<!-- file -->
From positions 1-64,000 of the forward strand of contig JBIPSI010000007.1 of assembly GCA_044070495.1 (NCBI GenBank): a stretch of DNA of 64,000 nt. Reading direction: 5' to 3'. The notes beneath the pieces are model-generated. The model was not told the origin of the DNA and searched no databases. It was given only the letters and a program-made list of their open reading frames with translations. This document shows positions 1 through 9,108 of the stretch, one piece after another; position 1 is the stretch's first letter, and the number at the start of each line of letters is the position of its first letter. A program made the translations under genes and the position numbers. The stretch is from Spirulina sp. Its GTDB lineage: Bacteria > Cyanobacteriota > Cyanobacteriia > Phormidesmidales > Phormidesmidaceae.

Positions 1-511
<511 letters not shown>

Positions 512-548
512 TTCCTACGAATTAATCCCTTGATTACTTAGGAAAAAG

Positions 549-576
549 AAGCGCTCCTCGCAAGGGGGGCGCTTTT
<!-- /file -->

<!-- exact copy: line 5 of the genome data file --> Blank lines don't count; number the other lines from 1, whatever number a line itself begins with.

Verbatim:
512 TTCCTACGAATTAATCCCTTGATTACTTAGGAAAAAG